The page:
Our Son from Uganda ~ Our Personal Journey
“We believed international adoption might make sense for us”
After marrying in 2011 and taking a trip around the world, we considered adoption as a means to build our family. We saw the need first hand in places like East Africa; greatly affected, we believed international adoption might make sense for us. We attended BAAS' Saturday adoption class to learn more. We began the long paperwork process, still unsure if "we really wanted to do this." Janet Shirley, BAAS' Oversees Program Coordinator, spoke with us about their new pilot program in Uganda. She forewarned us it wouldn't be an easy road. Maybe the stars were aligning but we looked at each other and said, "let's do it!"
"The Call" came in on September 12th, 2013, a day we'll never forget. After Janet's extensive warning not to get too excited – as things change – and we can't guarantee – adoption is unpredictable – she told us about a three month old baby boy living in an orphanage outside the capital city of Kampala, Uganda. That night I saved his picture as my cell phone's screen saver, secretively looking at it all day and night smiling to myself.
"The Wait" nearly broke us, as months of wondering, dreaming, and patiently waiting dragged on for what seemed like eternity. In mid January 2014 our Ugandan lawyer gave us the travel OK–she had confirmed a court date with a respected judge who would have the power to approve or disapprove our legal guardianship request. Not knowing if we would return home with our son, we boarded a plane to Africa fingers crossed, futures uncertain.
"The In-Country Process" was well… unpredictable and complicated. Luckily BAAS' Ugandan Coordinator, Dinah, was a pure saint who led us through the entire two months of court dates, written rulings, Embassy appointments, and passport debacles.
An important value for us while in Uganda was to make a positive impact on the community. We found that because of an unstable water supply many locals had to walk significant distances carrying buckets of water (yes, on their heads) from wells back to their homes. Being tired and thirsty, the kids would often drink the water before it could be boiled and purified, thus causing the kids to become sick. A simple solution was a large water tank catchment system, which collected rain runoff from metal roofs. Donating water tanks at both our son's orphanage and a local elementary school was perhaps one of the most rewarding experiences of our trip.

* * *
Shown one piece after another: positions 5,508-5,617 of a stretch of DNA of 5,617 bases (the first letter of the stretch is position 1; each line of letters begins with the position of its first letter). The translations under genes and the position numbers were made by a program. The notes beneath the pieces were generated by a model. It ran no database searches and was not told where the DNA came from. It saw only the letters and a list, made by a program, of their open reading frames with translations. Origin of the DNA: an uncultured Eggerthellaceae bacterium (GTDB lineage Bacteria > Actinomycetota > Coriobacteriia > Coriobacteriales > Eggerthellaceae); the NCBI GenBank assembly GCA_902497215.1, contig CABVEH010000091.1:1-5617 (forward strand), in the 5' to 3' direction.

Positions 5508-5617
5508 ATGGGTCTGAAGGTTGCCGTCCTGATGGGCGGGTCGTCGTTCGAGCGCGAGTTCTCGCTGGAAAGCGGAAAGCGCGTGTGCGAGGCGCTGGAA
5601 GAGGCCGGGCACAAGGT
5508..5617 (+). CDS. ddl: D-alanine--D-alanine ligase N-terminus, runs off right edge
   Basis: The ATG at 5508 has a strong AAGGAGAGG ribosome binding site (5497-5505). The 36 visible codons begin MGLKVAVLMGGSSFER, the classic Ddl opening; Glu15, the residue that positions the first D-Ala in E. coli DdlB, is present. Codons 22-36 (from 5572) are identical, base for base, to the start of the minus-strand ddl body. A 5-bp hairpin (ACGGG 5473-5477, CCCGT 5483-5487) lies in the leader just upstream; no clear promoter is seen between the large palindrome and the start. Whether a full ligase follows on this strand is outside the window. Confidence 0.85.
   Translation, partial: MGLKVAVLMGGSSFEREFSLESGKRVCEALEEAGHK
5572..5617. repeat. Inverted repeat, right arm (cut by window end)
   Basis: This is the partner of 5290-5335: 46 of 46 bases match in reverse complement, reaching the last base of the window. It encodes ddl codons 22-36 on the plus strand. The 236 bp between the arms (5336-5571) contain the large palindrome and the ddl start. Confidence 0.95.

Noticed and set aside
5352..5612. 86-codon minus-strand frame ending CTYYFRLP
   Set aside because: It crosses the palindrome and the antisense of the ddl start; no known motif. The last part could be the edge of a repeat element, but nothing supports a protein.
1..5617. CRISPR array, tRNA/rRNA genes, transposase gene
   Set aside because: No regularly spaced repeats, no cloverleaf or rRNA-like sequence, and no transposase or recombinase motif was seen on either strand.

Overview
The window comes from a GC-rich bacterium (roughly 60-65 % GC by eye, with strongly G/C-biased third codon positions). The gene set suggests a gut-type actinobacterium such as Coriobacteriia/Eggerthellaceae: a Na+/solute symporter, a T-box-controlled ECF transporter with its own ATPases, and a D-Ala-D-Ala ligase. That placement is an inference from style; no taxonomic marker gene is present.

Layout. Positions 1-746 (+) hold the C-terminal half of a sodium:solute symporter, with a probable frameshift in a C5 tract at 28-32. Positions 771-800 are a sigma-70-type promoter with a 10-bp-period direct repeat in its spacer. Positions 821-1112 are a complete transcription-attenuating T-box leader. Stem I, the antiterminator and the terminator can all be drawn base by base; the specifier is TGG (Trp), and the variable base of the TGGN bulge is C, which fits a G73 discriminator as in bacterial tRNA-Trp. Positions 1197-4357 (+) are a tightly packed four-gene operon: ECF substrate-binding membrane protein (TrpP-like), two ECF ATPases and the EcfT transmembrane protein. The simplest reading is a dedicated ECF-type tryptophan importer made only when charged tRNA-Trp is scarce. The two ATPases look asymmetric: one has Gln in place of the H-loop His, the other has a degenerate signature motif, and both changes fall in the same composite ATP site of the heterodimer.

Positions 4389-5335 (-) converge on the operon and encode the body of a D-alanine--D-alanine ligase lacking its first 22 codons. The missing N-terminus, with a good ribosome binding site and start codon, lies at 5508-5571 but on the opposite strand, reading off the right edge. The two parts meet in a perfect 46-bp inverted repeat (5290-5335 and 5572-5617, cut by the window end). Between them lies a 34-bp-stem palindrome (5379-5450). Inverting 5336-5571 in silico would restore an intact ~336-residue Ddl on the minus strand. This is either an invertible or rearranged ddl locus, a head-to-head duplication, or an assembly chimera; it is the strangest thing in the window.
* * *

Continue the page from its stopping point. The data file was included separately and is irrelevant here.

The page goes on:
"The Transition" back to the U.S. was pure joy. Leaving Ugandan airspace we silently cried as the enormity of the process sunk in, as we finally allowed ourselves to let go. A 20-hour flight with an infant was nothing compared to what we had just gone through. We had learned to parent in a third world country, no bottle warmers or crib, no high chairs or car seats. No certainty if our son could come home with us. No idea when or if we could come home. Safely back in the U.S. we went crazy loving all the modern conveniences – parenting suddenly became so easy with clean water, a washer/dryer, baby food, and a safe crib!
So concerned with getting our son home, we didn't emotionally realize "Post Placement" meant more social work visits, more paperwork, more court dates. We wanted to be done with all the bureaucratic chaos already! Luckily we breezed through the post-placement requirements and were able to formally adopt our son, Everett Moses, about six months later.
Are we glad we did it? Absolutely. Was it painful? Yes. Did it change the course of our lives in ways we'll never know? We now have a healthy, high-energy two-year old. He spins himself dizzy and laughs so loud it's infectious. He lives in the moment and forces us to be present. He screams of delight whenever an ambulance or a fire truck barrels down our street. In ways we'll never understand, we truly believe this life with him was meant to be.
Through every step of the process the BAAS staff went above and beyond. Whether it was our constant paperwork questions, requests for guidance, or just day-to-day support, they have been (and continue to be) an amazing support system. We continue to work with them on supporting humanitarian projects in Uganda – it is so important to keep in touch and give back. For those seeking an international adoption, we would hands-down recommend BAAS as the best agency in the Bay Area! They are like family to us now and we couldn't have done it without them.
All our love, Ken, Hillary & Everett